Posts Tagged: climate change
Keeping global warming below 2 degrees C (3.6 F) can be achieved only by reducing greenhouse gas emissions from all sectors, including land and food, said the United Nations' Intergovernmental Panel on Climate Change in a report released Aug. 8, 2019.
The panel of scientists said agriculture, deforestration and other land use - such as harvesting peat and managing grasslands and wetlands - generate about one-third of human greenhouse gas emissions and 44% of methane emissions. The panel suggests that farmland be reduced and forestland increased to keep the earth from getting more than 1.5 degrees C hotter than in the pre-industrial era. Global temperatures have already risen about 1 degree C in the past 150 years.
Currently, about 50% of the globe's vegetated land is dedicated to agriculture — and about 30% of cropland is used to grow grain for animal feed. Given how much land it takes to grow food to feed livestock, meat production is a leading cause of deforestation, reported National Public Radio.
Cattle ranchers dispute the UN report that links cows to climate change, said a story on CBS This Morning, which quoted UC Cooperative Extension animal science specialist Frank Mitloehner. Mitloehner studies livestock and air quality. He told the news station that Americans should focus on the energy wasted on food they don't consume.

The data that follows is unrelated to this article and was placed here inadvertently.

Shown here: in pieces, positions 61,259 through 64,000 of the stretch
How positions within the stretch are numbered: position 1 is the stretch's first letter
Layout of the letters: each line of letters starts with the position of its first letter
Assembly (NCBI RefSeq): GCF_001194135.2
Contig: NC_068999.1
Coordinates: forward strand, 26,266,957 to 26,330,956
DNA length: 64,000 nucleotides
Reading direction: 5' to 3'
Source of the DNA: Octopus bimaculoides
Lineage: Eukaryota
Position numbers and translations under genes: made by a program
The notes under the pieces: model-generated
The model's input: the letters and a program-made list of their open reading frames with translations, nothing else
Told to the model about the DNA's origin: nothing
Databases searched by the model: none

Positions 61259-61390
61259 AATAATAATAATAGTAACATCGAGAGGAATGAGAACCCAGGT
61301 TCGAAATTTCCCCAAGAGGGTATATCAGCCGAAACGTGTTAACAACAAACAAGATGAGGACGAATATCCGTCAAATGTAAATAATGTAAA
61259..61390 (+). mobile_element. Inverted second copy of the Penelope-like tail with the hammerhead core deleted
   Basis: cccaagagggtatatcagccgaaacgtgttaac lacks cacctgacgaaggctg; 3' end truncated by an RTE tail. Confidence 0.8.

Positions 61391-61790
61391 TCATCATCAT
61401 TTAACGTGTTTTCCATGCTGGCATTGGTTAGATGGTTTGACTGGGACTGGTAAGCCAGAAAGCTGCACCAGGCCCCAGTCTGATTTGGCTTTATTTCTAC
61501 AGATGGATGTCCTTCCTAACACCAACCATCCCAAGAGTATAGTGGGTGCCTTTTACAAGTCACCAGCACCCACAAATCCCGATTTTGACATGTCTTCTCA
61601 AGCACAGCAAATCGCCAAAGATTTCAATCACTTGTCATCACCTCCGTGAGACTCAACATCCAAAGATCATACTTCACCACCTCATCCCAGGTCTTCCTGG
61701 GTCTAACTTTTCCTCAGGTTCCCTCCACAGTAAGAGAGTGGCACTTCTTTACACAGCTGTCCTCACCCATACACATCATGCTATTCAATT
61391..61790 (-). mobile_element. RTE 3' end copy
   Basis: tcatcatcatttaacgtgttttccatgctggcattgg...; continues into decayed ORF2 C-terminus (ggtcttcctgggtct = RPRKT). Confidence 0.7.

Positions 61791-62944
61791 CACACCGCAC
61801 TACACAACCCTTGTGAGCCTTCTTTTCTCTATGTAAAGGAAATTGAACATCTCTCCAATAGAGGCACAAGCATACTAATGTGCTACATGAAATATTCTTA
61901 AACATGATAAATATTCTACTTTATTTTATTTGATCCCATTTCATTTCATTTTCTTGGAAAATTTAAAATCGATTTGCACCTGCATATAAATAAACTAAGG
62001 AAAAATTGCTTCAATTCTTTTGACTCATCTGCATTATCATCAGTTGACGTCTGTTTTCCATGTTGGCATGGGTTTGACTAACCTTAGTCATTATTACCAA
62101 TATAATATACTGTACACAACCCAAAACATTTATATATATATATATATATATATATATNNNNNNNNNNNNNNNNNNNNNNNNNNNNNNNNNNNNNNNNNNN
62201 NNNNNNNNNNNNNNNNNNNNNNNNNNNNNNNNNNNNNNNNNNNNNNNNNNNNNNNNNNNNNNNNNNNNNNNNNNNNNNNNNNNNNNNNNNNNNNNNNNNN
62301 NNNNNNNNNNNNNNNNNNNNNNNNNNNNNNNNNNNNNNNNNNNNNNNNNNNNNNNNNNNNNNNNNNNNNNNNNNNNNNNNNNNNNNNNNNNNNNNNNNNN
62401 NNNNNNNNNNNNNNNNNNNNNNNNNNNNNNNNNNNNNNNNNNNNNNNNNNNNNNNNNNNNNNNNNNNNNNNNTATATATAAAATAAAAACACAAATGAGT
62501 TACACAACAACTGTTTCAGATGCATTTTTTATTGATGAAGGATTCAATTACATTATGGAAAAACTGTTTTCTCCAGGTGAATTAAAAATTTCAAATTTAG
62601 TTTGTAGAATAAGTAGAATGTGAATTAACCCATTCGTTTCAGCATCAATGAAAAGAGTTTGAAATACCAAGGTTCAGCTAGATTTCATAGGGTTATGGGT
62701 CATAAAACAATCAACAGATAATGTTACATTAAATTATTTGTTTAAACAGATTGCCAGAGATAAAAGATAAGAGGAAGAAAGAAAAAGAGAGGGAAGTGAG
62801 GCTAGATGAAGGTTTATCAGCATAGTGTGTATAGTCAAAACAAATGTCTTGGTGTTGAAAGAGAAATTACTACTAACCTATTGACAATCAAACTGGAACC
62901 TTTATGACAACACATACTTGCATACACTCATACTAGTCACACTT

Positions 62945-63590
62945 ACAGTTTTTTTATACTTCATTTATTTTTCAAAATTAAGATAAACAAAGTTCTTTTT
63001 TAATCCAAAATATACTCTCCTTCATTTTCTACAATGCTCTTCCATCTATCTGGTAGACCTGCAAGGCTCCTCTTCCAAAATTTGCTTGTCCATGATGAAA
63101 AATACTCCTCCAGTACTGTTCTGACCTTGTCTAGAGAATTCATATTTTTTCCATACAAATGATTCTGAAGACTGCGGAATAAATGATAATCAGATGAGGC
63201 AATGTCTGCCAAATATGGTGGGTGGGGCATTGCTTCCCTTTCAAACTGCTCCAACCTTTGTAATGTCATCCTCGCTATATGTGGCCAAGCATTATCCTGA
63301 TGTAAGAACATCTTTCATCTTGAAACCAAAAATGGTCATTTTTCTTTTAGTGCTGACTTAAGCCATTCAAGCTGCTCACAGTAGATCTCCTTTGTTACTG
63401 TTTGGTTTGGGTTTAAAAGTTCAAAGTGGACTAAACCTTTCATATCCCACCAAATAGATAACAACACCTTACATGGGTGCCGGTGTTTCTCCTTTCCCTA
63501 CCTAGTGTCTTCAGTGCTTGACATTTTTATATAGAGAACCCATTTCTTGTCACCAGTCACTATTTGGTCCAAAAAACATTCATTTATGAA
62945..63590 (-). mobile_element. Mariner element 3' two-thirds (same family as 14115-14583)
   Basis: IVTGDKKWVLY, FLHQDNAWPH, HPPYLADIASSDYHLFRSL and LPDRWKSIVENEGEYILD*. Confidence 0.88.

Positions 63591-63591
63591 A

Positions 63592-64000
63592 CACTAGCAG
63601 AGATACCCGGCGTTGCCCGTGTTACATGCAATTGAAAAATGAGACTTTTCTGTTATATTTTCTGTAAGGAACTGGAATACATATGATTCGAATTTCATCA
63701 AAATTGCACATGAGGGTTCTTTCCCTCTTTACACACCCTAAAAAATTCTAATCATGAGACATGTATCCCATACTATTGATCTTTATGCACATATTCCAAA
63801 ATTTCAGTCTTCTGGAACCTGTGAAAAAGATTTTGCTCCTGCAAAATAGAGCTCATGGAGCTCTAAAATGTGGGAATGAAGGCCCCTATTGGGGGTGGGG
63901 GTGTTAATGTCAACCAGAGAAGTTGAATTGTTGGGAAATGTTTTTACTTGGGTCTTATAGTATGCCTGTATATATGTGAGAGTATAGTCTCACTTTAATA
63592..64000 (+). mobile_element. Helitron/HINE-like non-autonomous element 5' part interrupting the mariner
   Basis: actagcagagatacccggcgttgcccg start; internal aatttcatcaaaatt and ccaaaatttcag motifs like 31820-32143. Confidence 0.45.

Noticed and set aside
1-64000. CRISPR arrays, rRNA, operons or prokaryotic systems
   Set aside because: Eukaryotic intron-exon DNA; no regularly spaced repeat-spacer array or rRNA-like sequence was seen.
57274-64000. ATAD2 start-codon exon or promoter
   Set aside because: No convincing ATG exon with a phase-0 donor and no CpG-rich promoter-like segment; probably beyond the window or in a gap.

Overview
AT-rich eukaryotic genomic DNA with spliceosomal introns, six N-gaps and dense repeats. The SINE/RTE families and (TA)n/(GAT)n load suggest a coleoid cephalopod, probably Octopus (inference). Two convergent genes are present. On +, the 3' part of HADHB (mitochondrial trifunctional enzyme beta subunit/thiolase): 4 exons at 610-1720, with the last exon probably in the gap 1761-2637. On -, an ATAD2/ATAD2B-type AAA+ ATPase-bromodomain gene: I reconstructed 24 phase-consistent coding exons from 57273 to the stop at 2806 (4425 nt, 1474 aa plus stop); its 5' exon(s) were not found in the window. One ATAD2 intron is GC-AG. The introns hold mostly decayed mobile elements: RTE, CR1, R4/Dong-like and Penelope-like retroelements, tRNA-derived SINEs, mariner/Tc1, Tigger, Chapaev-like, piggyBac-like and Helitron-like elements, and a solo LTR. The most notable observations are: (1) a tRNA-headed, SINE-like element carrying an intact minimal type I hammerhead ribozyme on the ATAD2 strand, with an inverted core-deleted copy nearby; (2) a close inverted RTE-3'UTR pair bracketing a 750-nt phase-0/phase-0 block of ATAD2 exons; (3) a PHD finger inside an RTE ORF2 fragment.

“Forty percent of all food produced in this country goes to waste and you know who the main culprit is? You and I,” Mitloehner said. “So if you're really concerned about your personal environmental footprint around food, well, waste less.”
One of the forces driving agricultural experiments in California's fertile San Joaquin Valley is climate change, reported Mark Schapiro on Grist.org. Although some sources still don't feel completely comfortable with the concept.
"Whether it's carbon built up in the atmosphere or just friggin' bad luck, the conditions are straining us," said John Duarte, president of Duarte Nursery.